- The Washington Times - Friday, December 20, 2002

D.C. auditors have outlined questionable financial practices by officials of a charter school that may close soon for lack of funding.
In their audit of Jos-Arz Therapeutic Public Charter School for D.C. school board members, auditors noted:
A $7 million overpayment from the city to the school based on an overestimate of the school's enrollment. The school may have to reimburse the money, which was part of an $8 million city grant.
The school's use of up to $6 million of the $8 million city grant as collateral for a line of credit for the school's landlord to add an extension to the building. The city has no legal rights to the building, located at 220 Taylor St. NE.
nA five-year, $700,000 noncompetitive contract to a company owned and founded by the school's president, Gwendolyn Kimbrough. Her company, American Therapeutic Services Inc., provides transportation and drug-screening services for the school. Jos-Arz officials have entered several contracts worth more than $25,000 without the school board's required approval.
nA $72,000 monthly overpayment on the building's lease, which is set to increase each year to incorporate expansion costs. The school's landlord is Community Research Inc., a company on whose board Mrs. Kimbrough had served and her husband, Rollie, currently serves as a nonvoting president.
The auditors presented their outline to the board Wednesday during a meeting at which the panel was to decide whether to issue a "letter of good standing" to the school. No action was taken.
The complete audit is due next month, auditors from the Office of the Chief Financial Officer and the comptroller's office said. They added that they had seen nothing so far that could be considered criminal behavior.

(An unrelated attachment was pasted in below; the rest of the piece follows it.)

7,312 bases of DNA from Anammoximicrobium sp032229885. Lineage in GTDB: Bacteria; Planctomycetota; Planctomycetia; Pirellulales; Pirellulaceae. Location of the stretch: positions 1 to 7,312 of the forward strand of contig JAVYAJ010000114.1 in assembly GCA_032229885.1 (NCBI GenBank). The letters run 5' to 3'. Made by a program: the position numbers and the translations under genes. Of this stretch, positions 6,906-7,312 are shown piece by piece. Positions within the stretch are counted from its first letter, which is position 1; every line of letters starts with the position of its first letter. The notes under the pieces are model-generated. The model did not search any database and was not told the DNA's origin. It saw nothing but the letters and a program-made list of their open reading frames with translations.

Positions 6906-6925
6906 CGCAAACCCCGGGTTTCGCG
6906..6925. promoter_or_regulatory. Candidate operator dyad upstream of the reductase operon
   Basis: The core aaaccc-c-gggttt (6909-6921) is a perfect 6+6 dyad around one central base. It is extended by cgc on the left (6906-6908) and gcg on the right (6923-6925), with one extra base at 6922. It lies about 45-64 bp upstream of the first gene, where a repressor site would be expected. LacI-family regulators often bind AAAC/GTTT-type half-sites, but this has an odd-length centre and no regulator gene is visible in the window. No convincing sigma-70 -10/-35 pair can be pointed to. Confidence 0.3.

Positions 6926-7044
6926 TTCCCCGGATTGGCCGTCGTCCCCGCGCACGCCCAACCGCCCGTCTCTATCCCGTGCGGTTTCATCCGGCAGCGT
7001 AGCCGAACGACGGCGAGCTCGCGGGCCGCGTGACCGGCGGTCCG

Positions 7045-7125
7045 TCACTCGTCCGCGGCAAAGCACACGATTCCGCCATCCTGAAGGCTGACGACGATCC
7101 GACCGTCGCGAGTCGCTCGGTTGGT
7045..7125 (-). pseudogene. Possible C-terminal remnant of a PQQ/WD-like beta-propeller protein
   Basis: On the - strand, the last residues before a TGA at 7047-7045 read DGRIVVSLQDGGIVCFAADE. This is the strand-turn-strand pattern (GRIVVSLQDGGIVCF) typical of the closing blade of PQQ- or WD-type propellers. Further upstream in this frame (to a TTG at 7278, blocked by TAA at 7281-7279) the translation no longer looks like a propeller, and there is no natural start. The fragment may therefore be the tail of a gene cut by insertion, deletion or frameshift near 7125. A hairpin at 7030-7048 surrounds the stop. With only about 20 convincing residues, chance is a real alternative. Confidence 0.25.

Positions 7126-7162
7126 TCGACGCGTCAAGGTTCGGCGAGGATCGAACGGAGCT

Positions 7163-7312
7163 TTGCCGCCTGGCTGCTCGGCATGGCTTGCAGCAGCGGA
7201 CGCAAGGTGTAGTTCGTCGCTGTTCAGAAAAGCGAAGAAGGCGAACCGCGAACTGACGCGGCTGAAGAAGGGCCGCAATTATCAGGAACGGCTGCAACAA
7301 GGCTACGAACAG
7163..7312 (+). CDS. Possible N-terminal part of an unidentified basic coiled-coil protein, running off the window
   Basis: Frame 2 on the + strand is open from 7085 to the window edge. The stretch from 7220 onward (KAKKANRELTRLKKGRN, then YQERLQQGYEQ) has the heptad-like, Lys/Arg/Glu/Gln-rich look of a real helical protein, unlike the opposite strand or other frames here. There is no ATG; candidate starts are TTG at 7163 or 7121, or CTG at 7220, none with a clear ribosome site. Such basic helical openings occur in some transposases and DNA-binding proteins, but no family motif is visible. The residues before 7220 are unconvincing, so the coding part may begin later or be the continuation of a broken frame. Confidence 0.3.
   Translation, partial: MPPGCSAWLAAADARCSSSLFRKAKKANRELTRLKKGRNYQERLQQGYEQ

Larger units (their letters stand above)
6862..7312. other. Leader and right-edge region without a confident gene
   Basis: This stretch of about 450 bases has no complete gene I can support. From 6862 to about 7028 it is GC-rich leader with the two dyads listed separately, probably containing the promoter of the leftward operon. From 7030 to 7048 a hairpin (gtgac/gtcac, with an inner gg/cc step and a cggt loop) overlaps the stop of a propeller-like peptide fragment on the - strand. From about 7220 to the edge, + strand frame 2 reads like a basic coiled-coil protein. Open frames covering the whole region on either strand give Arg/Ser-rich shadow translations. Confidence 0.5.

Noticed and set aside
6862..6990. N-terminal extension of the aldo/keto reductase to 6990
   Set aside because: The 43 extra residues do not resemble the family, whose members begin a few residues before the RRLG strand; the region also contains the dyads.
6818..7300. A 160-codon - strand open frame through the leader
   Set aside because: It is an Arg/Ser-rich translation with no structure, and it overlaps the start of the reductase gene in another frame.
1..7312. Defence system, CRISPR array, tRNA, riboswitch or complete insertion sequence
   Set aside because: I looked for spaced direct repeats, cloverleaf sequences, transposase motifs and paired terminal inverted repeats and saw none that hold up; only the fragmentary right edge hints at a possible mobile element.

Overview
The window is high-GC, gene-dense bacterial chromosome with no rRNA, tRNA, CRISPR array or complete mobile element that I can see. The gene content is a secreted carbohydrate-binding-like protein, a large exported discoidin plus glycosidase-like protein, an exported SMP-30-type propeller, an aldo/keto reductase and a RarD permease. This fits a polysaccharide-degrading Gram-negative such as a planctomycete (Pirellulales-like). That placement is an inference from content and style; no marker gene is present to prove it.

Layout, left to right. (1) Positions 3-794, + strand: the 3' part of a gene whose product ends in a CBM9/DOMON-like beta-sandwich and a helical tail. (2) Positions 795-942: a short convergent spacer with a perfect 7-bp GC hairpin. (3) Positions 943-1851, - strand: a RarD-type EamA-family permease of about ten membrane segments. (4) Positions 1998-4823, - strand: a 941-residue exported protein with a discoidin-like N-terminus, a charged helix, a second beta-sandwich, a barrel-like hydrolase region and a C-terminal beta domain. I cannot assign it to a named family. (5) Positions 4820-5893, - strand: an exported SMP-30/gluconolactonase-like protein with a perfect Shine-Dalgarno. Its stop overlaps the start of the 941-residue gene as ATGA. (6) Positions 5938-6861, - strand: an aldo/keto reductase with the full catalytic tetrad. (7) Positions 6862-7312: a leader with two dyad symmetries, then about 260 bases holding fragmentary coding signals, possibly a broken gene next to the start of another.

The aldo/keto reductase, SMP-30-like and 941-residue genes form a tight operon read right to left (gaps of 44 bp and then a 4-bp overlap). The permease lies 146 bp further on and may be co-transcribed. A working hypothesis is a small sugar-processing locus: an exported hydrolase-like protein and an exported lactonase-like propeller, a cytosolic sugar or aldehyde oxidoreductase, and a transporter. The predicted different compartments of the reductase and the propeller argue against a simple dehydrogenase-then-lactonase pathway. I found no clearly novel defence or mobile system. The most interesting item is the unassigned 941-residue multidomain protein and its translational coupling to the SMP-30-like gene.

The Jos-Arz building is under a 45-year lease to the school system, after which it will revert to the school for $1. Currently, the school is $500,000 in arrears.
The school board has long been concerned about charges of improper spending at Jos-Arz. For the past year, school board members have delayed issuing a "letter of good standing" Jos-Arz needs to float a $16 million bond approved by the D.C. Council in March.
The board voted to put off a decision on granting approval until after the audit is complete.
The motion the board voted to delay is only conditional approval; the board agreed to issue the letter only if school officials agree to lease or sell the building to the city should the school be forced to close.
School board members said they were reluctant to make a decision before the completion of an audit. The majority of the board said they recognize the school's uniqueness and service to the city.
It is necessary, some add, to protect the $13.5 million to $15 million the city already has invested in the school.
"There are too many red flags," said board member William Lockridge. "We are not in the business of robbing Peter to pay Paul."
Board members also said they are concerned about projections by school system officials of an annual deficit at Jos-Arz that is projected at $2.3 million in fiscal 2002 and $2.8 million in fiscal 2003. Only one other charter school has a deficit of $268,000, board officials said.

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